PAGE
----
Allegheny County Sheriff Bill Mullen reflects on a 52-year career in law enforcement before retiring – CBS Pittsburgh

PITTSBURGH (KDKA) – After 52 years of law enforcement, Allegheny County Sheriff Bill Mullen is stepping down.

He will soon be succeeded by Deputy Head of Department Kevin Kraus. But as he prepared to retire, Mullen looked back on his career and gave KDKA’s Andy Sheehan insight into the future of politics in America.

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Sheriff Bill Mullen couldn’t drive a nail or make a power tool, but he was born to be a cop.

Mullen said: “When I became a police officer, everything was fine. “I just know everything. I had feelings for people even if they were trying to lie to us. It just comes naturally.”

After college, when his classmates studied law or business, he enrolled in the police academy. With a rare combination of bookish skills and street savvy, he rose through the ranks of the Pittsburgh Police Department, leading hundreds of officers and helping to solve a series of crimes – despite another person stands out.

“The leading case is the rapist Shadyside,” Mullen said.

In 1987, Mullen ended months of horror with the arrest of serial rapist Joseph Jamieson. Before the age of computer searches, he pieced together scattered crime reports, looked at patterns and solved cases – what made being a cop worthwhile.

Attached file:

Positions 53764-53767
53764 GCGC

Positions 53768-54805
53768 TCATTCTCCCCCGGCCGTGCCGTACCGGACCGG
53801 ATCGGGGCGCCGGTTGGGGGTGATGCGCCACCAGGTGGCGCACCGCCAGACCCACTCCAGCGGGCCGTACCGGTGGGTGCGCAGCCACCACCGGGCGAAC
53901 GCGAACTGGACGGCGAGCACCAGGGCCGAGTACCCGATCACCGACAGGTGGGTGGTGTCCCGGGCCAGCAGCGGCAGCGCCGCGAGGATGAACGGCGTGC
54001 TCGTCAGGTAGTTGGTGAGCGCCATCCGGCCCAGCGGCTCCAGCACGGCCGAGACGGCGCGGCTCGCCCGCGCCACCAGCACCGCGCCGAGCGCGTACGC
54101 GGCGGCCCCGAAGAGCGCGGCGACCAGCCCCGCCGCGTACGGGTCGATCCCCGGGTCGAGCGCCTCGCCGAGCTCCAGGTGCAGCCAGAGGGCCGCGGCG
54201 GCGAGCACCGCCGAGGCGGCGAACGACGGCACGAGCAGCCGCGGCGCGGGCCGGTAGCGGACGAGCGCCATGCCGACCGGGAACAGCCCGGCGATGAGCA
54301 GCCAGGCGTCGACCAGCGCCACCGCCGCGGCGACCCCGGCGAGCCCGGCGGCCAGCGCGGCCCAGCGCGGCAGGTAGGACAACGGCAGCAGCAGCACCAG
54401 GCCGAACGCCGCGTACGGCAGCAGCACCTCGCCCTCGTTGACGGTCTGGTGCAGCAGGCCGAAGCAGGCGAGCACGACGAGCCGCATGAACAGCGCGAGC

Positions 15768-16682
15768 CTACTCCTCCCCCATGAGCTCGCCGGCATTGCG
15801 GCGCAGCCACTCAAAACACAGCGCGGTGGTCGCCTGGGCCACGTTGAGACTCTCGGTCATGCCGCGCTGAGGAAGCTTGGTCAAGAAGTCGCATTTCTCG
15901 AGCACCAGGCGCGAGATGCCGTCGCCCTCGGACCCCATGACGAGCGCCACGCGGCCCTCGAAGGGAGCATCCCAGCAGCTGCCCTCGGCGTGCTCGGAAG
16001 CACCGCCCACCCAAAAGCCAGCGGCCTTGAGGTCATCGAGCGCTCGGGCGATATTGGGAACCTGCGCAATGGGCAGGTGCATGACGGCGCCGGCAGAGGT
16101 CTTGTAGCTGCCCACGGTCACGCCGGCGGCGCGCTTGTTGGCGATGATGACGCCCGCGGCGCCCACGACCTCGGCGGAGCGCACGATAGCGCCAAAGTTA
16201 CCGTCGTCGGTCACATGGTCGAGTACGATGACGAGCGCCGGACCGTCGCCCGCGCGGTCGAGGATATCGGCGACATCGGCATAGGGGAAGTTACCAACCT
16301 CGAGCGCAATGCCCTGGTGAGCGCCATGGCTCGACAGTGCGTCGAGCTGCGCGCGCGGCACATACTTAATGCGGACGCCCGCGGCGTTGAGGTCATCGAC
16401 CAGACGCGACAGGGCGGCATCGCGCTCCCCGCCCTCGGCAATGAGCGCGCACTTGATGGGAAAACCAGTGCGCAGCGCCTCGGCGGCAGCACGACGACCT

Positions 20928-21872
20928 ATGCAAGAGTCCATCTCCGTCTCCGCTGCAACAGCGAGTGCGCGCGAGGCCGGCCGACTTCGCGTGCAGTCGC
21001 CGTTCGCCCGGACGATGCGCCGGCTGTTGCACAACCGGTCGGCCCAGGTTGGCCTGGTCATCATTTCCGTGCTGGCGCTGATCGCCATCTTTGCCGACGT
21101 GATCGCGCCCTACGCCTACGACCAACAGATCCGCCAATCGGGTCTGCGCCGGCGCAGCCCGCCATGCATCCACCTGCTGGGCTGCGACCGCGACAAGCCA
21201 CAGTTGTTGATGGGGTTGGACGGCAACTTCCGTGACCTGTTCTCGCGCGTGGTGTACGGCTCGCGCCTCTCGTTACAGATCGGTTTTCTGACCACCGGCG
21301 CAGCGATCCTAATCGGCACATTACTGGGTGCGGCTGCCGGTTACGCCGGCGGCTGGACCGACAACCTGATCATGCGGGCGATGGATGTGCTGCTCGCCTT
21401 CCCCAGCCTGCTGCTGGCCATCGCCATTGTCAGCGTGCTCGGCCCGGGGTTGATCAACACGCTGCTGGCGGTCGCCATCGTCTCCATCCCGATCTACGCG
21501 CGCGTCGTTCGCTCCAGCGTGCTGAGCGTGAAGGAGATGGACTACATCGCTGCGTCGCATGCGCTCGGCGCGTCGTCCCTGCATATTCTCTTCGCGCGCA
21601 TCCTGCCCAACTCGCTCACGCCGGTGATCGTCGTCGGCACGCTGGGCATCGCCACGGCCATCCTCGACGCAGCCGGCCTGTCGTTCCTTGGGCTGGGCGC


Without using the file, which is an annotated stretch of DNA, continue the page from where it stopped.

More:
After leaving town for the Allegheny County Sheriff’s Office, he cleans up a pile of corruption where bosses force deputies to contribute campaign money to them, do housework, and even chase the ball. their golf.

The first thing Mullen did was ban any employee from giving him campaign money and began to restore integrity and professionalism.

“We changed that,” says Mullen. “We tried to change the culture here. We reward people for writing good reports, making good arrests, and doing what they’re supposed to do. ”

Those include several women in supervisory positions who say he claims excellence but leads with humanity and a dash of humour.

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“He trusted and put his trust in me,” said Renee Wright.

“He was firm but fair,” Gina Dascola said. “That’s a great description of Sheriff Mullen. … I wouldn’t be where I am today without Sheriff Mullen. ”


(Photo Credit: KDKA)

But in six months, he will step down from law enforcement amid calls for reform. He says he trains his staff in de-escalation and implicit bias sessions.

“We just want everyone to be treated fairly,” Mullen said. “Times are changing. If you don’t move with time, you’ll fall behind, and you’ll be in trouble.”

Despite reforms in policing, Mullen said some officers will continue to spread news in a horrible way.

“There will still be one or two percent that won’t go with the change,” he said. “It’s our responsibility to get rid of those people and get rid of them.”

During his final months, the sheriff was often present in Hill County, where he worked on several cases and got involved in a few.

“It can be dangerous, it can be frustrating, it can be fun,” says Mullen. “It’s different every day.”

“I feel like I can still do this,” he added. “But it’s time to go. You want to go in the opposite direction, not the other way around. ”

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For Sheriff Mullen, it was a bittersweet end to a 52-year career, one he has enjoyed serving and protecting the public. Allegheny County Sheriff Bill Mullen reflects on a 52-year career in law enforcement before retiring – CBS Pittsburgh

Aila Slisco

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